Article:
On a day recognising midwives around the world, New Zealand's midwives say recognition is exactly what they need to keep the maternity system first-class.
May 5 is the International Day of the Midwife and it's prompted the New Zealand Nurses Organisation -- which mainly represents midwives in hospitals -- to call for more acknowledgement of the extent and increasing difficulty of their work.
Professional nursing adviser Kate Weston told NZ Newswire while plenty of midwives were being trained in New Zealand, there was a concern the work of those employed in major hospitals wasn't being counted and could lead to funding shortages.
She said most metro hospital midwives had to perform functions that were essentially emergency unit services because of the complexity of patient conditions but DHBs had no way to quantify this.
"They're working incredibly hard and doing a great job but it's very hard for them to quantify that they're effectively providing an emergency service," she said.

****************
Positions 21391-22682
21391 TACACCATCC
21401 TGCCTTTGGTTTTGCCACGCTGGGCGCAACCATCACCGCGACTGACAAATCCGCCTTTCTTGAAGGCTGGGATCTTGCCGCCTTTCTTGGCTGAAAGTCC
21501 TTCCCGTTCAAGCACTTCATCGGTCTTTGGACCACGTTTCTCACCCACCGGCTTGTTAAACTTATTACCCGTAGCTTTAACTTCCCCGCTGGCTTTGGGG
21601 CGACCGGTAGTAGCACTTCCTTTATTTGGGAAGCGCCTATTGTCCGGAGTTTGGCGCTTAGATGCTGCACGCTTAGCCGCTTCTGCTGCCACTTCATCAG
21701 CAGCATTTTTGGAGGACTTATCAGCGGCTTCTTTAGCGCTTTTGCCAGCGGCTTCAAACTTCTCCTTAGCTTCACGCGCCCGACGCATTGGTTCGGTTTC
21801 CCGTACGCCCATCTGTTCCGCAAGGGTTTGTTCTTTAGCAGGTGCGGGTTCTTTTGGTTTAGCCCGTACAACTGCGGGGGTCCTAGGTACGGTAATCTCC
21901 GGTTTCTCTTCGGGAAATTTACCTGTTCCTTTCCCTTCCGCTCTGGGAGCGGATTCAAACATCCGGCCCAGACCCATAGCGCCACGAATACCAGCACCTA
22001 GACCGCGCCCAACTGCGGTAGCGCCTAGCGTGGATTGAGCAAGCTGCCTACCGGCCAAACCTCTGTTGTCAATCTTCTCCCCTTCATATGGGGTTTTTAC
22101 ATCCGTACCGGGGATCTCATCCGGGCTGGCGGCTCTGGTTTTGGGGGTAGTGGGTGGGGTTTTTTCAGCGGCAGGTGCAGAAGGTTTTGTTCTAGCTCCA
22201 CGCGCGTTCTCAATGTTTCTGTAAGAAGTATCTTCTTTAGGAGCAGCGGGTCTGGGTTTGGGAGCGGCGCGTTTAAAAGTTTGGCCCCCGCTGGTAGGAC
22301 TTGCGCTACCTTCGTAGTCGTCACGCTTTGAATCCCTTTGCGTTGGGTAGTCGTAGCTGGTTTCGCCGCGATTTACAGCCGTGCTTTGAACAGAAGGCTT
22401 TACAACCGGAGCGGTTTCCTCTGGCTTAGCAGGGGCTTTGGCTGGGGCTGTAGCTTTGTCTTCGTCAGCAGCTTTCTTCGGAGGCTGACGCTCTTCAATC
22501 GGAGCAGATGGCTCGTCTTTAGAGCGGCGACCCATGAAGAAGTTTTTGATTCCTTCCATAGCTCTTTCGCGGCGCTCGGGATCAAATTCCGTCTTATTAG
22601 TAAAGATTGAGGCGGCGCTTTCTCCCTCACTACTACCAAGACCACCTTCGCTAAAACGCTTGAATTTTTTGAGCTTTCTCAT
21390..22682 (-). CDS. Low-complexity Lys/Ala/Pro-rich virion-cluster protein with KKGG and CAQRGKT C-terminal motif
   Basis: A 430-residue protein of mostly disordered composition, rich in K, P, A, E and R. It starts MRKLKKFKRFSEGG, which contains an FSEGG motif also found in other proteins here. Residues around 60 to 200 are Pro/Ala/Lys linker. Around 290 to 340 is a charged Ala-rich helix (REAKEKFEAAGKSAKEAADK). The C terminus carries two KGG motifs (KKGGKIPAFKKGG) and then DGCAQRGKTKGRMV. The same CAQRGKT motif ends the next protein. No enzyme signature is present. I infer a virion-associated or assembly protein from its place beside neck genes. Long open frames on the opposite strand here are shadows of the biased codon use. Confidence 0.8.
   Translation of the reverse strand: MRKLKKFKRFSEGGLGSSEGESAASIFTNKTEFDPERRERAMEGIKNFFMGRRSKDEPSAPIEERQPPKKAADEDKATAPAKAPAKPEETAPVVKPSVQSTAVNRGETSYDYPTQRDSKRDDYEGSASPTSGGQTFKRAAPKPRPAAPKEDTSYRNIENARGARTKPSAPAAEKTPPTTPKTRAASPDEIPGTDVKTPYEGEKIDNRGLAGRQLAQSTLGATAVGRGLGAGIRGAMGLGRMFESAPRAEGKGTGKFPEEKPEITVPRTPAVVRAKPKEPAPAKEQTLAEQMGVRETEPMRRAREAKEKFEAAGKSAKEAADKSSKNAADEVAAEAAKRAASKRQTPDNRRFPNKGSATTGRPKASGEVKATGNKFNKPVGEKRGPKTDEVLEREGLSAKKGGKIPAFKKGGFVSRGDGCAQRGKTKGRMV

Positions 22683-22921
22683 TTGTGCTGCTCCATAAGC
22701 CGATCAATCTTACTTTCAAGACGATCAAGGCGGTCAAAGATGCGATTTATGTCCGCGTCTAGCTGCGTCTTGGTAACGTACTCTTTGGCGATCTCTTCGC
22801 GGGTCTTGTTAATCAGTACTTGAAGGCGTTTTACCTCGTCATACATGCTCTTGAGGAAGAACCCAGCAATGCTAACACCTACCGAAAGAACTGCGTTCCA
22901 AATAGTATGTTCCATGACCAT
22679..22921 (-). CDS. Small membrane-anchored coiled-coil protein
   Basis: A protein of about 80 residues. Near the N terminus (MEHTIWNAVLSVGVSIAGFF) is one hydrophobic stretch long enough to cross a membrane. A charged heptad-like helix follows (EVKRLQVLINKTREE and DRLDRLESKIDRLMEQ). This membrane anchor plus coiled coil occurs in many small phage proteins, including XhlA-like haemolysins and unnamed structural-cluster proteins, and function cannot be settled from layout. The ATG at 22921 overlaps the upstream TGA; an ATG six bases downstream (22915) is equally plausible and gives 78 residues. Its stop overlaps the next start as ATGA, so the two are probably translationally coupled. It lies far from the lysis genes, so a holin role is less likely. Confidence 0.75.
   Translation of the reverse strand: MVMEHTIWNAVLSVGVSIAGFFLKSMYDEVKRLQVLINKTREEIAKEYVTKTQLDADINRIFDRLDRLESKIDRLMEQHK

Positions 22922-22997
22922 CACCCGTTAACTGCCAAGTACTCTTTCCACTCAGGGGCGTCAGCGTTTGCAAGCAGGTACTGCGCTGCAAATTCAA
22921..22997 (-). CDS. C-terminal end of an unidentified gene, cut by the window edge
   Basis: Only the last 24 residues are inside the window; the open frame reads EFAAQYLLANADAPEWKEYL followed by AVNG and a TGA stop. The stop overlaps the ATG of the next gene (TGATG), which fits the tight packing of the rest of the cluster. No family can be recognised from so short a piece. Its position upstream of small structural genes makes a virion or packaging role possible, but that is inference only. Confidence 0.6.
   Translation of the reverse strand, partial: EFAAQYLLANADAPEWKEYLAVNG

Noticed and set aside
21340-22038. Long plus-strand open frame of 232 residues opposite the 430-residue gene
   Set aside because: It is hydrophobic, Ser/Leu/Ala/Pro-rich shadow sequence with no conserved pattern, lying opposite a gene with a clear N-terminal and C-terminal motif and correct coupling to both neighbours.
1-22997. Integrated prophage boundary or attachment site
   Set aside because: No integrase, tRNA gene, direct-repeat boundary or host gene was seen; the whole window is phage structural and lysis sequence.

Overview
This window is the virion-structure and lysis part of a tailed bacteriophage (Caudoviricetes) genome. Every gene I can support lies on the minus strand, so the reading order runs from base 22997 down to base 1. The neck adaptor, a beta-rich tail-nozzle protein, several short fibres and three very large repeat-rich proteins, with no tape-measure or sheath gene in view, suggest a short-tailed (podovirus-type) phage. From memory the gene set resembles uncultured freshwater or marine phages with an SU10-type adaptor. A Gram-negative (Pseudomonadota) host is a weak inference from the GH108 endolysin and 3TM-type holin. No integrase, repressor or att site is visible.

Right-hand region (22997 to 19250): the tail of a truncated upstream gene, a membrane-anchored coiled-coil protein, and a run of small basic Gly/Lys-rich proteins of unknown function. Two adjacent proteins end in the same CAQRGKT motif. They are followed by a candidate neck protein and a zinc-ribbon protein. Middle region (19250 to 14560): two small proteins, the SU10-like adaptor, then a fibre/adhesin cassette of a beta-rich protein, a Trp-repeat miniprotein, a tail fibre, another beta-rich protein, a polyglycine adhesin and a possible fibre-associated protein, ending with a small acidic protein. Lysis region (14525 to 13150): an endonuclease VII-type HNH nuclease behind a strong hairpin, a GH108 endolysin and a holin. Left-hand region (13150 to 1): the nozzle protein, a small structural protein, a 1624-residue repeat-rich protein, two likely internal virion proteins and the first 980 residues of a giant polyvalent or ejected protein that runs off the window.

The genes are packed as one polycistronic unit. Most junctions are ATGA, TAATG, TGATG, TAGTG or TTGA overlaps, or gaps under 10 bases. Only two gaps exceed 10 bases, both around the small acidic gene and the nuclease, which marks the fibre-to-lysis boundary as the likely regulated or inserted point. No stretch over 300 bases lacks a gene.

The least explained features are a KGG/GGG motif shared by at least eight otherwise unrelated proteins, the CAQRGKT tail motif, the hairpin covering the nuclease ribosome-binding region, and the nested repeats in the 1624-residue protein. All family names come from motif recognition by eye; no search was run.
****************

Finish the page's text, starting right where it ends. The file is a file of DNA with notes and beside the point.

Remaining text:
Ms Weston said public health issues such as diabetes, obesity and heart disease -- which can cause pregnancy complications -- meant the work hospital midwives were doing was becoming more challenging as well.
Without that work being recognised there was a risk midwifery in hospitals would become understaffed and nurses would have to take on too much, Ms Weston said.
"New Zealand has a first-class maternity system and we want to keep it that way," she said.
"It's really making sure we are keeping pace.